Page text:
In a letter to me, sent with some eggs from Maymyio, he describes the nests as varying more than those of the Red-backed Shrike ; he writes :—“The nests are all very deep cups, well made, with very thick walls and cups [? bases]. They are made principally of grass, often with the seeds or flowering ends on them, but they are mixed with all sorts of other materials, small twigs, thorny or plain, roots, odd dead leaves, and sometimes scraps of moss, lichen, or wool. Nearly always they are placed in thorny bushes, less often in highthin bushes or in low saplings. They breed in March, April and May.”
Cook describes a nest taken by him near Maymyio in April as exactly like that taken by me in Cachar.
Mackenzie and Hopwood found them breeding freely in the Chin Hills and Upper Chindwin between 4,000 and 7,000 feet. The nests taken by them agreed well with Harington's second description, but one nest taken by Mackenzie was decorated externally with yellow flowers. Wickham took other nests at Taunggyi in early April in open grass and tree country.
The breeding season seems to be March to early June, most birds laying in April and the first half of May.
The eggs number four to six, five being that most often laid.
They vary to an extraordinary extent in colour, possibly even more than do those of our common English Red-backed Shrike. The ground may be really white, though this is most exceptional, and from this it grades through very pale grey-green to a warmer, rather brownish-green, or from the palest creamy, sometimes tinged with buff or yellow, to a warm salmon. The markings consist of freckles of pale grey in some specimens, in others of blotches and spots of dark brown, olive-brown, or grey-brown, whilst in yet others with creamy or salmon ground they may be blotches or spots of reddish-brown, light red, or deep blood-red. In practically every egg these markings, whatever their colour, are most numerous at the larger end, where they form a dense zone, and sparse elsewhere. In this species the blotches are often very big and, as they coalesce and run into one another in the zone, this becomes occasionally a blurred and indefinite mass of colour. A few eggs have the markings, especially when they are very large, more or less scattered over the whole surface. The secondary markings of lavender, inky grey and, in the red eggs, lilac-grey are distributed in the same way as the primary and are often numerous enough to give a grey or purple tint to the massed markings as a whole. Red eggs are quite common among those of this species and occur in about one in every three clutches. Between the various extremes, the very pale grey and the deep red, the creamy yellow and the deep buffy brown, there is every possible link represented. Taken as a series they are very handsome and. boldly marked but, compared with the eggs of many other Shrikes, they give one the impression of being marked in a rather blurred or smudgy manner.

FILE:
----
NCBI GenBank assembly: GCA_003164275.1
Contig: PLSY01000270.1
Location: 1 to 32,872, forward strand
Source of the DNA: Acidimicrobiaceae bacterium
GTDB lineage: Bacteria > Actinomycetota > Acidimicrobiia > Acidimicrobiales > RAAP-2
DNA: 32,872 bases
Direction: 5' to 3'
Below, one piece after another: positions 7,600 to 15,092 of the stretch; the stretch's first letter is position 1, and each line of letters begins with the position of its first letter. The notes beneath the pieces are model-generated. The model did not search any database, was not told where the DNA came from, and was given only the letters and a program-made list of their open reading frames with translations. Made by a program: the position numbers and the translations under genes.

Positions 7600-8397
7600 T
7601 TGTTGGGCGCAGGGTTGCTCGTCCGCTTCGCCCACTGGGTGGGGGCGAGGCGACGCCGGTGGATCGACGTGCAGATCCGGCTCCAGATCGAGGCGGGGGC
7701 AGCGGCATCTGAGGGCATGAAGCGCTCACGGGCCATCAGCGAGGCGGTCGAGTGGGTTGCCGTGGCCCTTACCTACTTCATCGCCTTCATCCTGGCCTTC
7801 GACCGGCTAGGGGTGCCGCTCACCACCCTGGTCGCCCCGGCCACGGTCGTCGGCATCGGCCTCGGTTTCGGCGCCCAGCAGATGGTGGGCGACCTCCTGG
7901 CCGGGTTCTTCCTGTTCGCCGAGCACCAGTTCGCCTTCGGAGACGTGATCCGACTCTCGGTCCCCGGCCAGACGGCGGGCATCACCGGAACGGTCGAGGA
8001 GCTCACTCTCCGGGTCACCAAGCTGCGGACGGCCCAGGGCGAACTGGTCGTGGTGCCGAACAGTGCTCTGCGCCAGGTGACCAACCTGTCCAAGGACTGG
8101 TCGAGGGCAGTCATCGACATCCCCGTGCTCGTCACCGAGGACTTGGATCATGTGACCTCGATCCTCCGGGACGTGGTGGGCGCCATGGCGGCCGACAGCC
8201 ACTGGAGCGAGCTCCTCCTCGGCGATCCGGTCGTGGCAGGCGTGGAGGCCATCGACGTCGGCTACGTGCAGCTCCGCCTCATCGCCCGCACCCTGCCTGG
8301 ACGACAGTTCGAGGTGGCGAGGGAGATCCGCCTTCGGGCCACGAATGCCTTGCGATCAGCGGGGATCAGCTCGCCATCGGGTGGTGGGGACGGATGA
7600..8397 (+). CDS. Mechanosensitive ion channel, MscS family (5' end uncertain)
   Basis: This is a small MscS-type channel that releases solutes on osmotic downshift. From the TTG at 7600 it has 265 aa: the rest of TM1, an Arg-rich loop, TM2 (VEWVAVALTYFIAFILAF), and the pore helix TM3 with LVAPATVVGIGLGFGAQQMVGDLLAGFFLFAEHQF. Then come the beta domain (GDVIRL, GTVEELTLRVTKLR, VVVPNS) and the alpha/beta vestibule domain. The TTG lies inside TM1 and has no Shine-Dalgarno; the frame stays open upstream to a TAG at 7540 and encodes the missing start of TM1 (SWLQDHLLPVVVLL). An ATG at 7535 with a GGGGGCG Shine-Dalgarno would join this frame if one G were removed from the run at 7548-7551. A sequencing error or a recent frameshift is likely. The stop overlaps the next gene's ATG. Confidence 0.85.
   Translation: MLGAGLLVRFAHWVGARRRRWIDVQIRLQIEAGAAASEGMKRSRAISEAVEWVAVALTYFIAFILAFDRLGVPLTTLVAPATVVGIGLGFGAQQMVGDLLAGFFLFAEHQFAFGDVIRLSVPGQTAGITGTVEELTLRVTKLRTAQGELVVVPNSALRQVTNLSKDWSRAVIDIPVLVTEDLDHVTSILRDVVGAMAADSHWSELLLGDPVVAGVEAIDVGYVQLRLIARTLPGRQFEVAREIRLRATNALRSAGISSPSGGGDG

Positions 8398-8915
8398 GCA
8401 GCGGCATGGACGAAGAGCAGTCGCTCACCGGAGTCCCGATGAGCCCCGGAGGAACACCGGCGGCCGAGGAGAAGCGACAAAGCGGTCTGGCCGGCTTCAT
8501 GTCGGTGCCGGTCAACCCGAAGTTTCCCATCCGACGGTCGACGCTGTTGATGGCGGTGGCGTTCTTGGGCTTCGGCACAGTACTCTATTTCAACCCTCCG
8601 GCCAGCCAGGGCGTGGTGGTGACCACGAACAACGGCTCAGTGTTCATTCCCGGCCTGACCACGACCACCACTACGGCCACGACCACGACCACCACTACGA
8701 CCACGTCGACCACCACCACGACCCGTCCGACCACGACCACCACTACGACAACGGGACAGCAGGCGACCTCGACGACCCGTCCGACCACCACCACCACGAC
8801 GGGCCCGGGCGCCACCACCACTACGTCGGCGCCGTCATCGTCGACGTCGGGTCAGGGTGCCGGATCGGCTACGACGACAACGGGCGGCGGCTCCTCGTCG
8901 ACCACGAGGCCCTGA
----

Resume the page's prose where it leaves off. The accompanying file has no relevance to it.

In shape they vary from long, pointed ovals to short, broad ones, with the smaller end blunt and very little compressed. The texture is close and fine but quite glossless.
Two hundred eggs average 21.36 x 16.48 mm. : maxima 25.0 x 17.1 and 21.2 x 18.9 mm. ; minima 18.3 x 15.3 and 19.8 x 15.0 mm. The maxima are both almost abnormally large eggs but not double yolked.
711. Lanius cllurioides cllurioides
(711) Lanius collurioides collurioides Less.